On the morning of February 8, 2012, 26 responders from more than a dozen states made history when they donned personal protective equipment and entered a unique training facility in the foothills of the Appalachian Mountains.
These individuals were the first group of responders to train with biological materials at FEMA’s Center for Domestic Preparedness (CDP) in Anniston, AL.
This historic training opportunity is now being repeated on a weekly basis for responders from all over the country. Preceded by months of preparation and planning, the training had its genesis after multiple homeland security studies and real world events pointed to the need for increased preparedness against a biological attack in the U.S.
“It’s our job to prepare our nation’s responders for the potential threats they could face in the field and the threat of biological materials continues to top the list of potential preparedness problems,” says CDP Superintendent Dr. Christopher T. Jones. “This enhanced training fills a critical need.”
Initially piloted in two CDP courses—Technical Emergency Response Training for CBRNE Incidents (TERT) and Hazard Assessment and Response Management for CBRNE Incidents (HARM)—the CDP will eventually include biological materials in three additional courses over the next year.
“Biological materials, probably more than any other, are the ones we should be most concerned about,” says Josh Erdman, a firefighter and paramedic from Madison, WI. “There are very few places that offer this level of biological training with access to the materials, with results like you would get in the real world.”
The biological materials used in CDP training—Bacillus anthracis Delta Sterne and ricin A-chain—make the CDP the only place where civilian first responders can train using both biological materials and toxic chemical agents.
“I feel more comfortable dealing with [biological] threats having this level of training,” says Tim Halberson, a paramedic from Nekoosa, WI. “I can take this knowledge and pass it on to my department and other EMS services I work with.”
“I have more confidence should I encounter biological [materials] in the field,” agrees Andrew Higgins, a paramedic from Denver, CO. “I have the confidence to operate in protective equipment, and I know that I have the skills necessary to work in these environments.”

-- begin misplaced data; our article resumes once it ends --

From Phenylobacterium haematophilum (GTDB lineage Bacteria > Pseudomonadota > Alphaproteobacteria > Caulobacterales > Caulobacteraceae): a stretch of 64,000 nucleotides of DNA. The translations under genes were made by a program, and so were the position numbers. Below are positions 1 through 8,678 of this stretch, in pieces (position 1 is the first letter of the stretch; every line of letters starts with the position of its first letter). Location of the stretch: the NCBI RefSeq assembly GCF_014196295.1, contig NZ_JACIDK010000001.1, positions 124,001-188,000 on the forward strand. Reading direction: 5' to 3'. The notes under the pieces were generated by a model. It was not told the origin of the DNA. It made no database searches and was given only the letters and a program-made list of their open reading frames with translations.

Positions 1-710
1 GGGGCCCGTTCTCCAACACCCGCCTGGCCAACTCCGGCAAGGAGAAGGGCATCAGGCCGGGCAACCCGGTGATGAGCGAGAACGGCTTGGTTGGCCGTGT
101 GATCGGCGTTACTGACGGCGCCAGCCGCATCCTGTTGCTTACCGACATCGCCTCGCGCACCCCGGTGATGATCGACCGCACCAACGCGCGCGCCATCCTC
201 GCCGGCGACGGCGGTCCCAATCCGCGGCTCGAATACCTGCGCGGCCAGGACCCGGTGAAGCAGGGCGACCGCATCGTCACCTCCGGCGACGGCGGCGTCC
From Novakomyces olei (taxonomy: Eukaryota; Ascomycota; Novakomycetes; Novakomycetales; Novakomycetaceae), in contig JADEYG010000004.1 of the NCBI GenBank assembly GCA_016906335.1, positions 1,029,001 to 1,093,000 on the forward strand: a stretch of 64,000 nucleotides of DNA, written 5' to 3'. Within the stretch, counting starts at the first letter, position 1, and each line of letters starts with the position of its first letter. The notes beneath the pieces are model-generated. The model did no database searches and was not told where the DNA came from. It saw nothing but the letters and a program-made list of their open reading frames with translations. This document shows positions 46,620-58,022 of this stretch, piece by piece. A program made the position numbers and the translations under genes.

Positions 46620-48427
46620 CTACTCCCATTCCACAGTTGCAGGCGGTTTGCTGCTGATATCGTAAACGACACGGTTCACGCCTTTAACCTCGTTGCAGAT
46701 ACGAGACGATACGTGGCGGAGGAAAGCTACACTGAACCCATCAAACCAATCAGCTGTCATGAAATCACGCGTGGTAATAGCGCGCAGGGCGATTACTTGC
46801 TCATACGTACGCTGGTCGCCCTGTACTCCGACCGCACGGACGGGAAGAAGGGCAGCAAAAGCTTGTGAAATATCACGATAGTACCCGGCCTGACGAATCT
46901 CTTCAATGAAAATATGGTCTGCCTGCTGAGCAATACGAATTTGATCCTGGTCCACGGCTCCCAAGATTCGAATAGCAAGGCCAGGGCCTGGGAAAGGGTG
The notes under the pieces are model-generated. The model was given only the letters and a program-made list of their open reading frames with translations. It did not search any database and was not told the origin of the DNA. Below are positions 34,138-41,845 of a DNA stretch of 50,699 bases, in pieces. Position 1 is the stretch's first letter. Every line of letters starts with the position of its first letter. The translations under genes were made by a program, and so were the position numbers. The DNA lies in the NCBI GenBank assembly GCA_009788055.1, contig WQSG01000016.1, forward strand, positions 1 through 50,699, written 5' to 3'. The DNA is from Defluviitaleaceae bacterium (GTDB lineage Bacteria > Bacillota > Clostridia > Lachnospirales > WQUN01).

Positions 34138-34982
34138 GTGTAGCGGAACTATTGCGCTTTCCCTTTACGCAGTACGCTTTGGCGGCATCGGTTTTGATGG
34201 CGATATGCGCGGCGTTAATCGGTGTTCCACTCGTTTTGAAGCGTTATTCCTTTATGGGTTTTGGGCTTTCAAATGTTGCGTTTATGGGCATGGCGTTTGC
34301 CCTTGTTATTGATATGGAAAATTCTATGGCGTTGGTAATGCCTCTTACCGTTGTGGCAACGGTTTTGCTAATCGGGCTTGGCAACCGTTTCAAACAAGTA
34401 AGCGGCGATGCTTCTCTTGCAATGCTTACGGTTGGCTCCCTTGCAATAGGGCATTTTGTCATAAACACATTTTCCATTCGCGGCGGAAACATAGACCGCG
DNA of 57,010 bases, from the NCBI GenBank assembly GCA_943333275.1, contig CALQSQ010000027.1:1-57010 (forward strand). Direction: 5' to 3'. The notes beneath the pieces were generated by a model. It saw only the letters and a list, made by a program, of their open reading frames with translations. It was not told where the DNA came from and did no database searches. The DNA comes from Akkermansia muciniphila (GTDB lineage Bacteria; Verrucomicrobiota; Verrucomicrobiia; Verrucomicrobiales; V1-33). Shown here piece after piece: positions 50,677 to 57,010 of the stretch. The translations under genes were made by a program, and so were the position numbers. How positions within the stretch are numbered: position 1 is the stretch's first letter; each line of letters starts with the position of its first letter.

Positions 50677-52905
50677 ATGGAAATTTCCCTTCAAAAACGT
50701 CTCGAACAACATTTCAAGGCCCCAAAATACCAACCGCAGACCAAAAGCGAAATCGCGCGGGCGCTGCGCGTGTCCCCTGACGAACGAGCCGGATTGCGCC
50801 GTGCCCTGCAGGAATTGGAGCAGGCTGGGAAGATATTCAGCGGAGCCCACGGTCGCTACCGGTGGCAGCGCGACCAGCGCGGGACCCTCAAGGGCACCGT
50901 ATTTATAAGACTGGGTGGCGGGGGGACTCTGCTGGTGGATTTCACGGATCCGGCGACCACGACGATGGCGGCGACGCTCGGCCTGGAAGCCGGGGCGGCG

Modern Training for a Modern Threat
The CDP has trained using nerve agents GB and VX for nearly 14 years. Demand for specialized training using biological agents has grown over the last few years as the potential for biological attacks has been identified in reports such as the October 2011 Bio-Response Report Card, which concluded, “the nation does not yet have adequate bio-response capability to meet fundamental expectations during a large-scale biological event.”
“We’re excited to offer this training to the first response community because it fills a critical need in our country,” says Denis Campeau, CDP director of training and education. “The integration of biological agents will enable first responders to learn the proper and safe response to a biological agent release and resulting emergency response.”
In November 2011, the FBI arrested four men in Georgia accused of plotting terrorist attacks on U.S. cities using ricin. Training with ricin provides responders a better understanding of how this toxin may be employed, and how to protect themselves from exposure. Bacillus anthracis Delta Sterne is a uniquely derived, nonpathogenic cousin of the organism that causes anthrax.
The objective of CDP’s live agent training is for emergency personnel to trust in their ability to identify potentially harmful situations, use detection equipment properly and trust that their personal protective equipment will shield them from exposure.
“This brings the threat to the forefront and makes it a reality,” says Timothy Cox, who controls security for his hospital in Cincinnati, OH.